The material turn in media studies invites us to consider different approaches through which we can analyze the relation between media and gender. Indeed, giving importance to the material, concrete, and tactical aspect of media implies a shift from a focus on media contents, and from the spectators/users’ practices of resisting and negotiating meanings proposed by popular media. On the contrary, a material approach in the study of media and gender implies, first of all, a focus on media technologies, foregrounding how they emerged and came to determine particular uses not only through their specific technical standards, but also through their external materiality that enabled the cultural circulation of the media technologies themselves. A media archaeological approach can take into...

/ May 17, 2017

When We Can’t Play, Wii Emulate: A Critical Investigation into the Politics and Uses of Softmodding a Nintendo Wii

Last February, Nintendo launched Fire Emblem Heroes, a highly anticipated mobile spin-off of the Fire Emblem series for Android and iOS. Framed as a free-to-play “catch-them-all” tactical role playing game, Fire Emblem Heroes features collectible avatars of main and supporting characters from eleven games in the canonical series, strategically offering Nintendo and Intelligent Systems an additional platform not only to advertise their upcoming installment for the 3DS but also to rekindle interest in earlier games.  While intrigued gamers can purchase the most recent 3DS titles online or at any local games store, what happens when such an audience is drawn to a character from a title that ceased to be produced decades ago? What happens when new international fans wish...

/ May 17, 2017

Conveying Light

When loading the data emitted by a cassette player, Sinclair’s Spectrum 8-bit computers displayed an easily recognisable animated pattern of horizontal bars in the home television screens. These loading lines or raster bars became a popular visualization of the loading routine -a process that could take several minutes- and were adopted partially by other platforms also, such as Commodore 64 or Amstrad CPC. It was an animation fitted to the CRT’s scanned images -top to bottom, left to right- that needed therefore a very small amount of computer resources (‘What Are Loading Bars’, 2016). This project proposes to peek into the inner workings of this data-based animation pattern -both in terms of the context of its emergence as its technicities-,...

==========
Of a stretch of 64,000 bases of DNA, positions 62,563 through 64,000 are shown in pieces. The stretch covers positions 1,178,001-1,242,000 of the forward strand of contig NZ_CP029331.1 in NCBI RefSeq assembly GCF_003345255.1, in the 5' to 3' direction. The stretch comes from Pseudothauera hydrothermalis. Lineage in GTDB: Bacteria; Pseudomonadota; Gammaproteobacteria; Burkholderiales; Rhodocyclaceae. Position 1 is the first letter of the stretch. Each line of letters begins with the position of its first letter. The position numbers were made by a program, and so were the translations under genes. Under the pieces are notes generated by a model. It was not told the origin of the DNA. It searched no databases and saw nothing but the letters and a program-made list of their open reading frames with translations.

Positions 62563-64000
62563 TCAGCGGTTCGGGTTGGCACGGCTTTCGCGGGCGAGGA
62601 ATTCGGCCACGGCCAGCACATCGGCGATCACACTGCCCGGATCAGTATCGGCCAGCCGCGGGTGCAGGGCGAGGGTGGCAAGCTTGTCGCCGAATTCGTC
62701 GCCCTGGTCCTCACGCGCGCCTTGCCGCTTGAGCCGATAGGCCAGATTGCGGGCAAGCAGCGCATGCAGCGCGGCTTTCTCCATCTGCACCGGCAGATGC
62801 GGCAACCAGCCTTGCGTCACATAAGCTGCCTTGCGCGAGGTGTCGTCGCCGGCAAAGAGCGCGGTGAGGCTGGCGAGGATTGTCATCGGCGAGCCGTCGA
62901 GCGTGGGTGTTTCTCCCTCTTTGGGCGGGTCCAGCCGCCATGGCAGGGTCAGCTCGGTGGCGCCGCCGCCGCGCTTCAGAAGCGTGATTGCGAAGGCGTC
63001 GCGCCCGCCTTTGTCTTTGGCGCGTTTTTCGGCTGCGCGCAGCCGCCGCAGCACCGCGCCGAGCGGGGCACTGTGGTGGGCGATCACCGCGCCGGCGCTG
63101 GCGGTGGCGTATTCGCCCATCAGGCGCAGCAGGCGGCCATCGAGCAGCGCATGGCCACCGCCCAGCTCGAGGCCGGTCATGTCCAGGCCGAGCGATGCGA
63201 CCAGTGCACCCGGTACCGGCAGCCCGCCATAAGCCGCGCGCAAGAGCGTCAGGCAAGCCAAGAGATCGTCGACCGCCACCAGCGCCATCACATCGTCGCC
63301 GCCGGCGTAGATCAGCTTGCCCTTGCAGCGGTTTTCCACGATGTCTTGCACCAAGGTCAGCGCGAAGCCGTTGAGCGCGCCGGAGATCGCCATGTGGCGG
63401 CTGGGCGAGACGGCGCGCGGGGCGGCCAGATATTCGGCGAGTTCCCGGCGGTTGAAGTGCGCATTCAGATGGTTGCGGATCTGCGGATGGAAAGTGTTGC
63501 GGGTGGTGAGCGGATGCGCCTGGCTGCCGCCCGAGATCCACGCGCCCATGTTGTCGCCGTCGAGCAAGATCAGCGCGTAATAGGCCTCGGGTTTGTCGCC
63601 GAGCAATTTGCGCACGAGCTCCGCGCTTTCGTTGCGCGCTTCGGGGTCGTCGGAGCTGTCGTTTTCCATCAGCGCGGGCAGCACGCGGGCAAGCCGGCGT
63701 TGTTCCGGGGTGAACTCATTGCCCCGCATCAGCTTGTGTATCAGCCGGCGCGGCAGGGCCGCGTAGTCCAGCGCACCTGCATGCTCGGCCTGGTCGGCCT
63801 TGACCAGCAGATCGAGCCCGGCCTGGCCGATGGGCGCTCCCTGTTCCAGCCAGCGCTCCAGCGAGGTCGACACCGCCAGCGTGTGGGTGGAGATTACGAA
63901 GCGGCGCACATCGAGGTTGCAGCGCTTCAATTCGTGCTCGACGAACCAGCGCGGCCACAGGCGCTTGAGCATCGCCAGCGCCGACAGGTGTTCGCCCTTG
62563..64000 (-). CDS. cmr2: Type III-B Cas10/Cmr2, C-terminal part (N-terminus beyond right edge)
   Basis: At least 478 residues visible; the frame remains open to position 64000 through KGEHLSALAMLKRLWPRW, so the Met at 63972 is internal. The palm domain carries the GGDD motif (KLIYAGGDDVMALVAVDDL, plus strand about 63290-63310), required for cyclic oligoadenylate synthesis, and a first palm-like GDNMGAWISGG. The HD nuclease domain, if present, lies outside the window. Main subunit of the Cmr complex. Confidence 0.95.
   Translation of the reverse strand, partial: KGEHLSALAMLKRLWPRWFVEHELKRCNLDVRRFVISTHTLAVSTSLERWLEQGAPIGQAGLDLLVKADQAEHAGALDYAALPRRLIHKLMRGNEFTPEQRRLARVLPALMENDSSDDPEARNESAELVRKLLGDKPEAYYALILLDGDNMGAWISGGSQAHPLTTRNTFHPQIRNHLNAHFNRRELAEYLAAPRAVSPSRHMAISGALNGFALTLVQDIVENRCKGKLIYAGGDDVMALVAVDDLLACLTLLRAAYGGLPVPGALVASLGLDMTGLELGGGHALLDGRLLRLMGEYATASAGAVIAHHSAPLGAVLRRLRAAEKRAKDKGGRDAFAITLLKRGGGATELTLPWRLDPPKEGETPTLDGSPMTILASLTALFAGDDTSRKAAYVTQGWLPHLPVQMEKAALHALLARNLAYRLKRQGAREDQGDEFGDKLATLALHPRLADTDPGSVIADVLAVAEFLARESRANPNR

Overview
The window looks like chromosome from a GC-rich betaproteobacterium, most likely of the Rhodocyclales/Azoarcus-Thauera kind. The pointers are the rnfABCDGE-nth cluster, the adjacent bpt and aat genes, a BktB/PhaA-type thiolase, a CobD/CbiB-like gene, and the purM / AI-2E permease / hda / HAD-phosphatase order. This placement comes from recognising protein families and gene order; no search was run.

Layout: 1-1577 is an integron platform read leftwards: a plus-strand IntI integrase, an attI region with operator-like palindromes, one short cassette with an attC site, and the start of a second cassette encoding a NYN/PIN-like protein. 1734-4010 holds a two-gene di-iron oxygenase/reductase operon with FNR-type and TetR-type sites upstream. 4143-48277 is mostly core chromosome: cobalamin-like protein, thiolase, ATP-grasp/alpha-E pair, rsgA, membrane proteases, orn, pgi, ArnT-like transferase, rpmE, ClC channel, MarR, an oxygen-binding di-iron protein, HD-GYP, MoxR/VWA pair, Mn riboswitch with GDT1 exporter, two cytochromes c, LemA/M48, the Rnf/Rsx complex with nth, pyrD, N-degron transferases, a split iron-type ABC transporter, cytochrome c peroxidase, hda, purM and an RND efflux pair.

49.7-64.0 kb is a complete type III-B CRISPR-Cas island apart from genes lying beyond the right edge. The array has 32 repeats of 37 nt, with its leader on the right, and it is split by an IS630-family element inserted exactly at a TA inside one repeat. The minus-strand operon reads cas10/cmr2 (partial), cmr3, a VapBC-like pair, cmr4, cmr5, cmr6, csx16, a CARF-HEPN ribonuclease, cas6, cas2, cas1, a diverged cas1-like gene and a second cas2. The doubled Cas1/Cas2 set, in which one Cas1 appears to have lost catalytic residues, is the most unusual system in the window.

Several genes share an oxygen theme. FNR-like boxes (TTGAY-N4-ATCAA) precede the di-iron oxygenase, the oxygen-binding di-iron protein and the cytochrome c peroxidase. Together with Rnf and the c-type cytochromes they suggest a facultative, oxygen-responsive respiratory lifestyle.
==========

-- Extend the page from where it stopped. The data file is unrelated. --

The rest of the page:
/ May 17, 2017

Structures of Feeling (part 2)

link to part 1 The other structure of feeling I wanted to explore was that of melancholy and nostalgia. Particularly, I’m interested in the relation between nostalgia and labour. Could there be a RMD without the urge to collect and play old video games? As Hu says, “melancholy is something of a perservative.” (108)  The nostalgic, melancholic desire to play older games is a powerful drive. See the recent (failed) attempts to set up a WoW server that plays as it did before the release of the first expansion ten years ago . This case illustrates the friction between and the desire to experience residual games the regimes of copyright and censorship that codify their use. In contrast, consider the...

/ November 16, 2016

Structures of Feeling (part 1)

The RMD’s What’s in a Name?  positions the depot in contrast with two figures: the lab and the archive. What distinguishes the RMD from the lab is that, despite using scientific tools, the depot is oriented towards understanding the practices around these tools and the communities that determined their use. Nor is the RMD an archive: it’s designed to be functional, working collection. One advantage of this approach to storing and sharing a collection is that it addressing the difficulty the academy has had in producing knowledge about videogame media – it creates a space to explore them. Jussi Parikka charts his approach to media archaeology in relation to the dead media manifesto where Bruce Sterling applies Motoori Norinaga’s concept of...

/ November 16, 2016